• You guess it. My Canon camera has flash and is waiting for me to use it.

        Peter Klopp

        May 11, 2021 at 12:29 PM

        • All my Canons had built-in flash until I moved up to full-frame models. I miss the convenience of having instant flash when I want it. You can make good use of yours.

          Steve Schwartzman

          May 11, 2021 at 2:21 PM

  6. Phooey. The new USDA site primly informed me that there were “no results found” for this plant. I cleared my cache, refreshed the page, and tried two other browsers, but no joy. This is the third species I’ve been unable to find on the USDA site, so BONAP it will have to be, combined with iNaturalist. It was handy to have county names available, so I hope the issues eventually resolve.

    Anyway, despite having compared this flower in its various stages to Houston’s ‘Dandelion Fountain,’ African trade beads, and a form of needlework called Bargello, I’ve yet to see one in its natural setting. It clearly doesn’t grow in coastal counties, or even the next tiers of inland counties. I suppose it’s possible I’ve seen a seed head in the hill country and thought it a Texas dandelion. The flower head’s especially attractive, with or without flash.

    shoreacres

    May 9, 2021 at 10:00 AM

    • I expect your USDA problem is a temporary glitch. I can’t get the new site to find any species today, either. I just sent an e-mail reporting the problem. As for silverpuff, the forested places you go in the center of the state seem your most likely venues for turning up a few of these plants. I can’t remember if I’ve ever found any outside the Austin area, but the range maps show plenty of counties to the west are home to silverpuff.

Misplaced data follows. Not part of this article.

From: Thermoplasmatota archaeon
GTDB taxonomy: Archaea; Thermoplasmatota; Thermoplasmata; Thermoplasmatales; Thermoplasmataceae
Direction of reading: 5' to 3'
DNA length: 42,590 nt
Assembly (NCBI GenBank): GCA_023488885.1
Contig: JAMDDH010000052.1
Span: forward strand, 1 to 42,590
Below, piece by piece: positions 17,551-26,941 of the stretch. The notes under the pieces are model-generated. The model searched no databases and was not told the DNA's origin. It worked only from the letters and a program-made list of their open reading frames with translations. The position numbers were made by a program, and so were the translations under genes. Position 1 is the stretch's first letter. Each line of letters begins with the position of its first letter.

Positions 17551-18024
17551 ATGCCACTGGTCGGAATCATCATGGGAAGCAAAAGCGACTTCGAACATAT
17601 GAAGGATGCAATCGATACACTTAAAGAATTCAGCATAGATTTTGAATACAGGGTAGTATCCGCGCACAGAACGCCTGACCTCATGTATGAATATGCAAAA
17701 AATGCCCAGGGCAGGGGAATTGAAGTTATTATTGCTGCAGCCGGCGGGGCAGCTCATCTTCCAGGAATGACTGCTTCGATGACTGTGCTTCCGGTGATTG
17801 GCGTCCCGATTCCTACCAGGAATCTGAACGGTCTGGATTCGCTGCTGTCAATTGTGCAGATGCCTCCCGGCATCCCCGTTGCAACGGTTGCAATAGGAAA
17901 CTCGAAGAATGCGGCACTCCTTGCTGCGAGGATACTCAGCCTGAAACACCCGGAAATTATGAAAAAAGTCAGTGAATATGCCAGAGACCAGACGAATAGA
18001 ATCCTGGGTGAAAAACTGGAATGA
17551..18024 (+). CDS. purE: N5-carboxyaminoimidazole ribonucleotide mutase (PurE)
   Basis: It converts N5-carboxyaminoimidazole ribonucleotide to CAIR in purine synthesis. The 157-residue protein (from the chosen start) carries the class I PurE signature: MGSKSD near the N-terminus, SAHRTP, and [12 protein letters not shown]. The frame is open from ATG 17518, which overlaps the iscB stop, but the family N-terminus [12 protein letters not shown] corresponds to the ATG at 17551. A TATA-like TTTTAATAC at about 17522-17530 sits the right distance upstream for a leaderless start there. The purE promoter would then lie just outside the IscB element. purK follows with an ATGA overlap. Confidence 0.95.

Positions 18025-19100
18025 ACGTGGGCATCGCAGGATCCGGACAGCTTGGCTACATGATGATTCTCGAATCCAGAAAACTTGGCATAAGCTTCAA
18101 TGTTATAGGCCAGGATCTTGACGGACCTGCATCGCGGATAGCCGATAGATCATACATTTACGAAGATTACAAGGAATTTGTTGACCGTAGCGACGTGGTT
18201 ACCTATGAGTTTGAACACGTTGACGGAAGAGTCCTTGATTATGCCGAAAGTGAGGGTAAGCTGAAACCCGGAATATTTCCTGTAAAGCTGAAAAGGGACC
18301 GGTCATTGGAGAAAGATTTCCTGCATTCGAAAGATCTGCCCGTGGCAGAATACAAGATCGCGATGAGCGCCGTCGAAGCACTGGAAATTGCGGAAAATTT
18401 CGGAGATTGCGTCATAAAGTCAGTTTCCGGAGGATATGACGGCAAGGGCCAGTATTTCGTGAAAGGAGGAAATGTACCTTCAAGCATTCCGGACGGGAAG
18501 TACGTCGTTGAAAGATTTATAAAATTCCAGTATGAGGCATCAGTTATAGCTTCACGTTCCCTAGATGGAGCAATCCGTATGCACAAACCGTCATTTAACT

Steve Schwartzman

      May 9, 2021 at 3:27 PM

  7. I like dandelions, and this silverpuff, too. Dandelions do have virtues for lawns – the long taproots help improve compacted clay soils.

    Robert Parker

    May 9, 2021 at 10:09 AM

    • I didn’t know about dandelions’ long taproots. Now that I’ve tapped into your knowledge, I do. I did know that dandelion greens are edible in salads, and I’ve even tried them that way.

      Steve Schwartzman

      May 9, 2021 at 3:29 PM

      • Once or twice my dad cooked up dandelion greens, which his family used to eat once every spring as a “tonic,” can’t say as they’ll ever be one of my favorites. There’s a warm sweet & sour dressing that goes with it though, that’s delicious.

        Robert Parker

        May 10, 2021 at 1:13 PM

        • Then the way forward is to put that warm sweet and sour dressing on other greens or veggies that you do like.

          Steve Schwartzman

          May 10, 2021 at 1:32 PM

  8. I believe that as children we used to call the top one “Pusteblume” [“pusten” = “to blow”] because we used to simply blow those tops off.

    Pit

    May 9, 2021 at 11:24 AM